Tokyo: Japan's new government decided not to extend a tuition waiver program to pro-Pyongyang high schools within the country, in response to the lack of
progress on the issue of North Korea's past abductions of Japanese nationals, education minister Hakubun Shimomura said.
The measure reflects the tough stance taken toward North Korea by Japan's new government launched Wednesday under Prime Minister Shinzo Abe, who is known for his hawkish views on security and foreign policy issues, especially when it comes to Pyongyang's abductions of Japanese in the 1970s and 1980s.
"The schools have close ties with the General Association of Korean Residents in Japan, and given the lack of progress on the abduction issue, (the public) will not understand if we provide the tuition waver to such schools," Shimomura told a news conference.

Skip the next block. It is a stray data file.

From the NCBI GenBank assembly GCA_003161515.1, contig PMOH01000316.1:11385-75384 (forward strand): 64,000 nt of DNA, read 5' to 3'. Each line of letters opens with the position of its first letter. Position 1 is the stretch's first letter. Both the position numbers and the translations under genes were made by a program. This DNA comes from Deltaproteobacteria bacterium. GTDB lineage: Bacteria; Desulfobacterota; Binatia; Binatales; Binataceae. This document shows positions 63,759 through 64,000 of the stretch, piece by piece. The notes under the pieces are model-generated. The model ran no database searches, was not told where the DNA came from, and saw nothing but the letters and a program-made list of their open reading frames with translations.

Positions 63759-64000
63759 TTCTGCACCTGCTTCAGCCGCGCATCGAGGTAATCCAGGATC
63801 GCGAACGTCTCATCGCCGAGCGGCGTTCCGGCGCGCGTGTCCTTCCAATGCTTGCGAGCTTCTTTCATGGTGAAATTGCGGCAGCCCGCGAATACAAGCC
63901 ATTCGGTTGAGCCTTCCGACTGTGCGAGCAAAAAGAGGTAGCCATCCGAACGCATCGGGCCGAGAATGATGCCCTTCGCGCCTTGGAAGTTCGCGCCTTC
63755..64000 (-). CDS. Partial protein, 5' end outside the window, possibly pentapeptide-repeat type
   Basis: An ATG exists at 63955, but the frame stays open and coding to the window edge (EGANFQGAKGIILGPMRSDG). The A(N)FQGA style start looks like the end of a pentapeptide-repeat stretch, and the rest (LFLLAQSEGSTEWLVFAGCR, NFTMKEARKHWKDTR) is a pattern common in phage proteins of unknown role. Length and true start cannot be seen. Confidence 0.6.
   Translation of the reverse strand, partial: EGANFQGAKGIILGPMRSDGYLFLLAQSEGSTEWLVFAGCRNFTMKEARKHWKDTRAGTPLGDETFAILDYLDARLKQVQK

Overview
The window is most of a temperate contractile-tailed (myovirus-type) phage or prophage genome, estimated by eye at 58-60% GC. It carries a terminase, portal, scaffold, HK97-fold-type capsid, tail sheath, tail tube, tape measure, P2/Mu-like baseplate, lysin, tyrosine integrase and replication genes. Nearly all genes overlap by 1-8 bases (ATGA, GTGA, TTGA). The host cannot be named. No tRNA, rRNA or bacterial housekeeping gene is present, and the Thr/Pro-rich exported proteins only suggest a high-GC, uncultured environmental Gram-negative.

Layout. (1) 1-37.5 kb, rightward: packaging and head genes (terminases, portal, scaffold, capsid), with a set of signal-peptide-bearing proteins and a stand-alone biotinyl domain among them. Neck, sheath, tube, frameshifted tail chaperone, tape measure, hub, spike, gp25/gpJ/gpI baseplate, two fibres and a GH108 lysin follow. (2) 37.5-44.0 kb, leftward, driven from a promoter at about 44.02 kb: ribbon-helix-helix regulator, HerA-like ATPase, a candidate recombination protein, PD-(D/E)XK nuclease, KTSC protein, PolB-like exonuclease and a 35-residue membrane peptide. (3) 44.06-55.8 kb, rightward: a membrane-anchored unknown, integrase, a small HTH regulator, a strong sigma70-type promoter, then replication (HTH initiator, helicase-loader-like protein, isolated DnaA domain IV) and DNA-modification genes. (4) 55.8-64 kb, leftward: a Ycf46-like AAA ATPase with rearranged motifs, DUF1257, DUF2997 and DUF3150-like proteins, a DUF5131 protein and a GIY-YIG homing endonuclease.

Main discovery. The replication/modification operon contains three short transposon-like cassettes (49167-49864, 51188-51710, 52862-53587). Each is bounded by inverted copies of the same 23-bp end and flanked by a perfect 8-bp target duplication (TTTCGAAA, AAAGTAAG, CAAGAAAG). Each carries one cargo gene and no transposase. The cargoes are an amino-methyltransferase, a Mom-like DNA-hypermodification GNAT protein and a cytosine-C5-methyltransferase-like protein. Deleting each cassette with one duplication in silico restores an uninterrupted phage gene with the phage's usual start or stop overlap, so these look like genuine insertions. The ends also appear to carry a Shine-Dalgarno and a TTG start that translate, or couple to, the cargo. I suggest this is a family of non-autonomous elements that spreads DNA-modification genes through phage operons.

The association, known as Chongryon, acts as a de facto government mission for North Korea in Japan in the absence of diplomatic relations between the two countries.
The ministry plans to revise an ordinance in about a month to reflect the decision. The tuition waiver program was introduced in April 2010 by the previous Democratic Party of Japan-led government and applies to all the students including those at foreign schools, where the Ministry of Education, Culture, Sports, Science and Technology recognises as having curricula similar to Japanese senior high schools.
Since the introduction, the ministry's expert panel had been screening pro-Pyongyang schools based on application criteria such as the number of teachers and facilities.
But government officials were particularly cautious over deliberations regarding these schools, as the content of their curricula could not be examined.
There are 10 such schools in Japan with about 1,800 students in total. No tangible progress has been seen so far on the abduction issue since the repatriation of five Japanese abductees from North Korea in 2002.
Pyongyang has described the abduction issue as having been fully resolved. North Korea has also said it will re-investigate the cases but has yet to make good on its promise.